Get Your Heart Checked at Griffin Park This Saturday
Brentford FC team up with medical charity to raise awareness of heart disease
Medical charity Heart Valve Voice will be offering free heart check-ups at Brentford FC’s next home game.
They will be at the Championship League match against Burton Albion on Saturday 10 December. Fans will have the opportunity to get their heart health checked at Griffin Park before the 3pm kick-off. The check-up event is one of three taking place across the UK as part of the charity’s National Football #TackleValveDisease campaign.
Local Labour MP Virendra Sharma is scheduled to attend the event, to show his support for the campaign.
Wil Woan, CEO of Heart Valve Voice said, “We aim to improve the diagnosis, treatment and management of heart valve disease by raising awareness of its severity and the need for timely detection, and sport provides a great platform to engage with and educate people. By tackling valve disease head on and taking action, we can really make a difference to people’s lives. The more we listen, the more lives we save.”
Heart valve disease is a common, but treatable, heart condition where the heart valves no longer work properly. When the valves are diseased it can rapidly affect the pumping action of blood around the body. However, many patients do not suffer severe or visible symptoms, or put their symptoms (breathlessness, fatigue and chest pains) down to the natural ageing process, making diagnosis difficult. Approximately 1.5 million people over the age of 65 are currently affected by the condition, and this figure is expected to rise to 3.3 million by 2056, representing a 122% increase.
Heart specialists will conduct check-ups by listening to people’s hearts with a stethoscope. A simple stethoscope check can detect a characteristic heart ‘murmur’, which can be the first indication of a problem with the heart valves. If a murmur is detected a follow up echocardiogram test is usually recommended to confirm the diagnosis. It is important to diagnose early as, if severe aortic stenosis (a type of valve disease) is left untreated, half of those patients will die within two years of developing symptoms.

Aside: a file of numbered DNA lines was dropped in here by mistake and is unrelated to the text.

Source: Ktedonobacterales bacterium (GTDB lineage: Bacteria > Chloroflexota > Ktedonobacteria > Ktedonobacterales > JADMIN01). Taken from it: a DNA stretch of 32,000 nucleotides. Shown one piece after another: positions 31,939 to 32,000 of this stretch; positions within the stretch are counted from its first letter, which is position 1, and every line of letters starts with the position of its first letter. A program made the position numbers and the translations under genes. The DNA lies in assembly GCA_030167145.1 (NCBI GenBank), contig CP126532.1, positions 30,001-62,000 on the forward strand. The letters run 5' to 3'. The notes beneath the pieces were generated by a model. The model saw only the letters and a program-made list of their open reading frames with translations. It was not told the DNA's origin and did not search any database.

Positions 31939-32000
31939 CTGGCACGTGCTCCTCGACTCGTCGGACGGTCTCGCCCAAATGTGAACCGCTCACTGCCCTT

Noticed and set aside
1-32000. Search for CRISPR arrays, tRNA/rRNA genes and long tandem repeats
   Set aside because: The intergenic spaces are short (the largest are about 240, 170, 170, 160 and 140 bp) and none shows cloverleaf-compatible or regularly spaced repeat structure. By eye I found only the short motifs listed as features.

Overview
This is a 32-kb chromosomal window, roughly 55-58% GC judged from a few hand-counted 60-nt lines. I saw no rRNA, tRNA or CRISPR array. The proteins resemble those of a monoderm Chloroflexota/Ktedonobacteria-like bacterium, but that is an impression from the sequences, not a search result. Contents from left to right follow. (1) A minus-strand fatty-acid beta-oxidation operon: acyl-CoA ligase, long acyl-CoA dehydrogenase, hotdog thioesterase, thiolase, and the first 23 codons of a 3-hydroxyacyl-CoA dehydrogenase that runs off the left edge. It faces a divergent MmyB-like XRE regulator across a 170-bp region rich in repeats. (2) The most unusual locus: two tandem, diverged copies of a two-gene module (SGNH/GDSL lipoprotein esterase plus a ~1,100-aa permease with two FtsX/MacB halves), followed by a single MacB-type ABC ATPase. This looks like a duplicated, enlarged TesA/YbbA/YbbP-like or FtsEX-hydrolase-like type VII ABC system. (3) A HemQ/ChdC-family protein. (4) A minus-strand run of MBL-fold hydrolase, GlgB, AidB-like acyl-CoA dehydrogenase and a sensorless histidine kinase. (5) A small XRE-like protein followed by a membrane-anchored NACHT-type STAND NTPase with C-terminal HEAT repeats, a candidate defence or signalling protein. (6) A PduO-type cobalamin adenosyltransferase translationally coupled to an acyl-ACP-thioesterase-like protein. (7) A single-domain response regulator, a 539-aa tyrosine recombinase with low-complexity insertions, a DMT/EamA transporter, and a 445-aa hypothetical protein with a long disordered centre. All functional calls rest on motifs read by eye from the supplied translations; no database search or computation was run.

“Stethoscope examination is an effective way of detecting heart murmurs that may be associated with heart valve disease. By providing fans and their families with the opportunity to have their hearts listened to, we hope to raise awareness of the importance of a simple stethoscope check to highlight the possibility of heart valve disease; the more we listen the more we detect and therefore the more we potentially save lives,” said Dr Yassir Javaid, GP Northampton and PULSE’s past ‘GP of the Year’. “I would encourage anyone concerned about symptoms of heart valve disease to get their heart checked out.”
This initiative follows the launch of the charity’s 2020 Vision Report, entitled ‘Towards a Heart Healthy Future: a 2020 Vision for Heart Valve Disease’ at a parliamentary event earlier this month. The report sets out recommendations to improve the diagnosis, treatment and care of heart valve disease.
Awareness of heart valve disease is worryingly low. A recent survey of over 60s, conducted by the charity, revealed that 94% of people do not know what the most common form of the disease, aortic stenosis, is. In addition, almost three quarters of people say their doctor rarely or never checks their heart with a stethoscope, despite this being one of the first steps to detect heart valve disease.
December 7, 2016